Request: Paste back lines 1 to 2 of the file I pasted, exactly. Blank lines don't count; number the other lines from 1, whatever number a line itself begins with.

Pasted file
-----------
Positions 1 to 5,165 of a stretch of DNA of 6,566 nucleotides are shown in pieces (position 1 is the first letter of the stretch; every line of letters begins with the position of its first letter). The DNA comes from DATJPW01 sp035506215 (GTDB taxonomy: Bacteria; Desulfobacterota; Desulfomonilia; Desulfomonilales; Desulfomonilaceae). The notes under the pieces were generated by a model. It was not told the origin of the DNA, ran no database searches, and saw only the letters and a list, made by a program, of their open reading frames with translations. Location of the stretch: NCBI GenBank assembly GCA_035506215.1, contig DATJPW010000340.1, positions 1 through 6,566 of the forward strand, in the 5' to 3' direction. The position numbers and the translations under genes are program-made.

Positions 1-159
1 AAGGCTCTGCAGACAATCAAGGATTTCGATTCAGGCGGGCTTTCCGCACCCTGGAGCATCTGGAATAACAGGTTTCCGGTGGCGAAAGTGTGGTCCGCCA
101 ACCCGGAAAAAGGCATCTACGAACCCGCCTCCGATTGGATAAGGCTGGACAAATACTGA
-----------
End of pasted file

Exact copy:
Positions 1 to 5,165 of a stretch of DNA of 6,566 nucleotides are shown in pieces (position 1 is the first letter of the stretch; every line of letters begins with the position of its first letter). The DNA comes from DATJPW01 sp035506215 (GTDB taxonomy: Bacteria; Desulfobacterota; Desulfomonilia; Desulfomonilales; Desulfomonilaceae). The notes under the pieces were generated by a model. It was not told the origin of the DNA, ran no database searches, and saw only the letters and a list, made by a program, of their open reading frames with translations. Location of the stretch: NCBI GenBank assembly GCA_035506215.1, contig DATJPW010000340.1, positions 1 through 6,566 of the forward strand, in the 5' to 3' direction. The position numbers and the translations under genes are program-made.

Positions 1-159